Letter: Take a harder look at development proposals

When new proposals come through, please go to the site and walk around the neighbourhood

We not only have beautiful lakes and beach parks in Penticton, but we also have beautiful views of the hills.

One of the reasons that we were attracted to Penticton was the fact that it was a beautiful town nestled in a valley. We should protect those views.

In the new Official Community Plan, towers are designated to go in across from Walmart. If towers go in across from Walmart, our views of the mountains become obstructed.

I believe the city broke zoning laws, the old Official Community Plan and the word of city hall and put in this big block of towers obstructing the views of over 150 people.

Those people had paid premium prices for those views and, in the end, were seriously let down by city hall, who sold those views to another developer.

There was room for compromise here but no one listened to the people in the neighbourhood.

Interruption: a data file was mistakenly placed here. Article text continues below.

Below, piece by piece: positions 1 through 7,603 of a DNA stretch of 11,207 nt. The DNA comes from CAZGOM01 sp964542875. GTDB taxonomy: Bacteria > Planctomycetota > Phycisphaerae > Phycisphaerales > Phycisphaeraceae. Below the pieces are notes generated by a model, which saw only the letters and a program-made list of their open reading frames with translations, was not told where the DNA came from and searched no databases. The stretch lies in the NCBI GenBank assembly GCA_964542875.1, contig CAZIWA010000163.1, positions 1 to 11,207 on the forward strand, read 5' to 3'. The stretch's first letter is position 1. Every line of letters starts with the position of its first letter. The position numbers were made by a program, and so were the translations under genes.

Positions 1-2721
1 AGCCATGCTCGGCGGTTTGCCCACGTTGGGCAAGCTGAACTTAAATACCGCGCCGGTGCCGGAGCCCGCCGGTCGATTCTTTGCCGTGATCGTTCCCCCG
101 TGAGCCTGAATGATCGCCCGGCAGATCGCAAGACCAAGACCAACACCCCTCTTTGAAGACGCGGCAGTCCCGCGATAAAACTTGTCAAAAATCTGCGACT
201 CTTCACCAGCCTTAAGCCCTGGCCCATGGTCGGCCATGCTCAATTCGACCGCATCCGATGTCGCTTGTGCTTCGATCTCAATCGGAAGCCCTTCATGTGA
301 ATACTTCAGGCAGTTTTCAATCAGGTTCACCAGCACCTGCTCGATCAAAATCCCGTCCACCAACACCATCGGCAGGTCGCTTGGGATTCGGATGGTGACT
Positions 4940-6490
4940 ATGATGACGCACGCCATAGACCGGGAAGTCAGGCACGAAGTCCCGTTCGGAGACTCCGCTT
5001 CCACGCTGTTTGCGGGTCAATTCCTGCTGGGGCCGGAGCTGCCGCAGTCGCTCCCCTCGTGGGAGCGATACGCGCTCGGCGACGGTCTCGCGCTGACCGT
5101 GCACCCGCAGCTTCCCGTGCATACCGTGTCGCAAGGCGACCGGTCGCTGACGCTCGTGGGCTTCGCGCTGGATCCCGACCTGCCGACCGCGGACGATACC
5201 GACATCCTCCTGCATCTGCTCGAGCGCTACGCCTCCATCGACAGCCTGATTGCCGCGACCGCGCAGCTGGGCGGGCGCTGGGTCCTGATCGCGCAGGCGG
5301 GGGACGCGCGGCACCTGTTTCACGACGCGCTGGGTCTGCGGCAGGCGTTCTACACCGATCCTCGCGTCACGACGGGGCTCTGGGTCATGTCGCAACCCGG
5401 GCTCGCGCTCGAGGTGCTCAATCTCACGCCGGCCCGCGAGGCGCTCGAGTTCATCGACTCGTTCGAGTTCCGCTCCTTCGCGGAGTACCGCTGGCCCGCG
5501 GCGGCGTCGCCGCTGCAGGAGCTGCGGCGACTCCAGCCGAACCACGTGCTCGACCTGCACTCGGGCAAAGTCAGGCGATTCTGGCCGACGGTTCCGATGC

It is not just the view from our windows but also the view as we drive around the city.

It is the sense that we live in a rural community, not an urban one. If we wanted urban we would have chosen Kelowna. Some people may look at all these big buildings and see progress and money.

I look at it and see destruction of the unique semi-rural nature of Penticton. Take a look at what Harvey Avenue in Kelowna has become. We do not want that here.

When new proposals come through, please go to the site and walk around the neighbourhood to consider:

How will that project affect the people in the nearby community? Would you want to live next to it? Does it affect on-street parking? Is it a liveable, breathable space for families? Is there room for children to play? Do people have some privacy? Does it block the views of people nearby? Does it add beauty to the city and the neighbourhood? Is it adding too much density to the neighbourhood?

Developing just for the sake of developing is not the way to plan a community. It is a way to destroy a community.

The council and the planning department need to demand more from developers and stop giving variances.

If you stand firm, they may scream for awhile, but they will eventually comply.

Kathy Corbett

Penticton

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